An important issue in public education in Washington is in the hands of a rather obscure group. The Compensation Technical Working Group is made up of some school administrators, school board members, policy experts and a teachers union lobbyist. They are charged with making recommendations on how and how much teachers will be paid.
One starting point is an analysis of current pay for teachers and other school employees by Texas A&M associate professor Lori Taylor. She compared Washington’s teacher pay to the compensation of state residents with comparable education levels. “Total salaries are competitive in most of the state, and the fringe benefits appear unusually generous,” Taylor wrote. “As such, the total compensation packages offered by Washington school districts appear sufficient to attract and retain a high-quality workforce.”
To Taylor, “total salaries” means both money the state sends to districts for teacher compensation and the money paid teachers from local levy proceeds. By law, local levy money is not supposed to pay any cost of basic education. Levy money can be used only as compensation for extra time, responsibility and as incentives, also known as TRI pay. But districts have maintained for years that they have to use more and more levy money for basics, including basic teacher pay.
Taylor understands why. Her examination of the money sent by the state showed that it is often inadequate to offer competitive pay comparable to what other college graduates can earn in the same communities. Only by using levy dollars can many districts recruit and retain staff.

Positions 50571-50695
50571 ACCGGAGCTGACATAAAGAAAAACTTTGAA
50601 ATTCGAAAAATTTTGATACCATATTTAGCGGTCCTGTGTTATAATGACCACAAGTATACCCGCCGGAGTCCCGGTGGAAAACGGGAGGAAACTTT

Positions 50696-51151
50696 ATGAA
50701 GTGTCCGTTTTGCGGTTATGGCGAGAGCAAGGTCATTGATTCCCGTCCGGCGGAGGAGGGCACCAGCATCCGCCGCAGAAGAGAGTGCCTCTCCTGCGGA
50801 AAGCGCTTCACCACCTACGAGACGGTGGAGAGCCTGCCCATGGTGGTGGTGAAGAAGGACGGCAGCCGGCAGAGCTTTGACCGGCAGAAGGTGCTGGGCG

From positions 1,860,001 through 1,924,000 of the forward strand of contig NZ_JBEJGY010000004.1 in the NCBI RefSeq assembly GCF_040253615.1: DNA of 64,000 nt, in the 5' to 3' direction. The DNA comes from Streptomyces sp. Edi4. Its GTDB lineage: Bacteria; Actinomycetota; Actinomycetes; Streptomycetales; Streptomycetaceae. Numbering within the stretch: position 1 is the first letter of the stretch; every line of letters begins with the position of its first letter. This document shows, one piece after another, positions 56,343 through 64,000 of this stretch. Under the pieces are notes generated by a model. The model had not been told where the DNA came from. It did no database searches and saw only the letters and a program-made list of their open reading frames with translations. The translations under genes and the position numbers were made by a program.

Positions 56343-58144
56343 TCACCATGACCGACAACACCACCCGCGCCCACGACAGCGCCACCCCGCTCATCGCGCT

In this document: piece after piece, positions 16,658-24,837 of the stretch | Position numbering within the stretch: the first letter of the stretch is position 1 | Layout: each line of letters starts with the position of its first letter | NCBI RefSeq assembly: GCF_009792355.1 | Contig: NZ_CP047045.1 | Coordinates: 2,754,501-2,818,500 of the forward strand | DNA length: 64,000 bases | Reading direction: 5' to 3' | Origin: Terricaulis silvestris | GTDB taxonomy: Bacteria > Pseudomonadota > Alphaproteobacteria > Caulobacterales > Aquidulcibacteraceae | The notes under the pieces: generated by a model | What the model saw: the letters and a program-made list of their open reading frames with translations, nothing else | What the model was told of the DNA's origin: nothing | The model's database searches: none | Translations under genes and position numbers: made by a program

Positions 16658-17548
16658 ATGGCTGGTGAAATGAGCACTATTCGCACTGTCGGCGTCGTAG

On one level, it doesn’t matter where the money comes from. But on a different and more important level, says Taylor, there is a difference. Both recent legislation and the 2012 McCleary decision by the state Supreme Court require that the state meet its constitutional duty to cover all costs for basic education. The state can’t allow districts with more lucrative local levies to pay higher salaries and have more money for basic education than property poor districts. Fixing this will shift the entire burden of teacher pay to the state.
Another Taylor recommendation might be just as controversial. She concludes that big-city districts and surrounding suburbs face higher costs for teachers and other staff. Therefore, if the state covers all costs of delivering basic education, it should create a pay differential for urban districts. The work group agrees. It has proposed that districts in King and Snohomish counties receive 8 percent to 9 percent more from the state to pay those teachers more. Districts in Pierce County would get an extra 1 to 4 percent.
But that’s not fair, respond educators from rural districts and even a superintendent from a district that might gain a bit from the differential. Seattle-area schools already have a hiring advantage over the rest of the state and have no trouble recruiting and retaining teachers. Rural districts are considered property poor because they don’t have nearly the property values that urban areas do. Therefore, to get the same bang from a school levy, their tax rates must be set exponentially higher. Some can’t pass levies at all.
Yet in its draft recommendations, which also cover aspects of teacher pay other than regional pay differentials, the work group says only that it is “still debating the regional cost of hiring allowance and its relationship to” TRI.
It has been difficult to reach a consensus, and any recommendation on reforming TRI will not be unanimous. Not only are some nonurban areas suspicious of regional pay differentials, the Washington Education Association insists that uses of local levy money be determined not by the state but by collective bargaining with local unions. Any recommendations ultimately must be approved by the Legislature. “I’m looking forward to solving this problem, but it will be hard,” said House Ways and Means Committee Chairman Ross Hunter. “I see a path through, but there’s a lot of fog.”